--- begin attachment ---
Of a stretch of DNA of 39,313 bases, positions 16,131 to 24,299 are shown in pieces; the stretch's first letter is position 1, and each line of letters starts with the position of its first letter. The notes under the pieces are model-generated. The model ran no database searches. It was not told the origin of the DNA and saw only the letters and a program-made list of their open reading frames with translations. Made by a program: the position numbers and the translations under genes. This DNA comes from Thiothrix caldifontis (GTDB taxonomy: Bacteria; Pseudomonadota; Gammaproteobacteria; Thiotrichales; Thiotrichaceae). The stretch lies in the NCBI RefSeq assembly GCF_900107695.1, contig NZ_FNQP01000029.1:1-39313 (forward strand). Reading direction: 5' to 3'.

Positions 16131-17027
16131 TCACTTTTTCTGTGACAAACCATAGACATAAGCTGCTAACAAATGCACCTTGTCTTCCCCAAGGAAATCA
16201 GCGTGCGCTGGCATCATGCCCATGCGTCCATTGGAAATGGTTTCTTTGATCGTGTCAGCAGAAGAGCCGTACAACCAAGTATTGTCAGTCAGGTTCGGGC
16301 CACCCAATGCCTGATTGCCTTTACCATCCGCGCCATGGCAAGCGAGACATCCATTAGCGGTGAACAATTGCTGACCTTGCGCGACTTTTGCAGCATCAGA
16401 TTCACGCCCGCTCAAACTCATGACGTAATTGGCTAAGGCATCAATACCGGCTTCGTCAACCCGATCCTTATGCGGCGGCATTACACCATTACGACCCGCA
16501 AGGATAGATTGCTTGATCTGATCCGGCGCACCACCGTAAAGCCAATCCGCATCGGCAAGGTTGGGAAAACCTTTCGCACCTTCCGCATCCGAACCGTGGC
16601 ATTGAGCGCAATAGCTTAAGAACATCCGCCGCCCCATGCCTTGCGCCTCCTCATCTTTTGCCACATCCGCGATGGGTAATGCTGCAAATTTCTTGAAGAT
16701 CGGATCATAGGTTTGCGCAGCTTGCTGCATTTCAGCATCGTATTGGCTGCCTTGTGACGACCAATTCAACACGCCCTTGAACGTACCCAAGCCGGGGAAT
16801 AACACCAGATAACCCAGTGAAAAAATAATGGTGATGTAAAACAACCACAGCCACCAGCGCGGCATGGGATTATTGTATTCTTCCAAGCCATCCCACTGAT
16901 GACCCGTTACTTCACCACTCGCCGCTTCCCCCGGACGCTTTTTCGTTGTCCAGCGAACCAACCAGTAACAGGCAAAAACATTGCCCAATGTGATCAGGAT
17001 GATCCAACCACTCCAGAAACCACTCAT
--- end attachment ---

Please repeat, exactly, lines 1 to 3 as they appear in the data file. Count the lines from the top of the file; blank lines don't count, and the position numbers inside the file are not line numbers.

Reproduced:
Of a stretch of DNA of 39,313 bases, positions 16,131 to 24,299 are shown in pieces; the stretch's first letter is position 1, and each line of letters starts with the position of its first letter. The notes under the pieces are model-generated. The model ran no database searches. It was not told the origin of the DNA and saw only the letters and a program-made list of their open reading frames with translations. Made by a program: the position numbers and the translations under genes. This DNA comes from Thiothrix caldifontis (GTDB taxonomy: Bacteria; Pseudomonadota; Gammaproteobacteria; Thiotrichales; Thiotrichaceae). The stretch lies in the NCBI RefSeq assembly GCF_900107695.1, contig NZ_FNQP01000029.1:1-39313 (forward strand). Reading direction: 5' to 3'.

Positions 16131-17027
16131 TCACTTTTTCTGTGACAAACCATAGACATAAGCTGCTAACAAATGCACCTTGTCTTCCCCAAGGAAATCA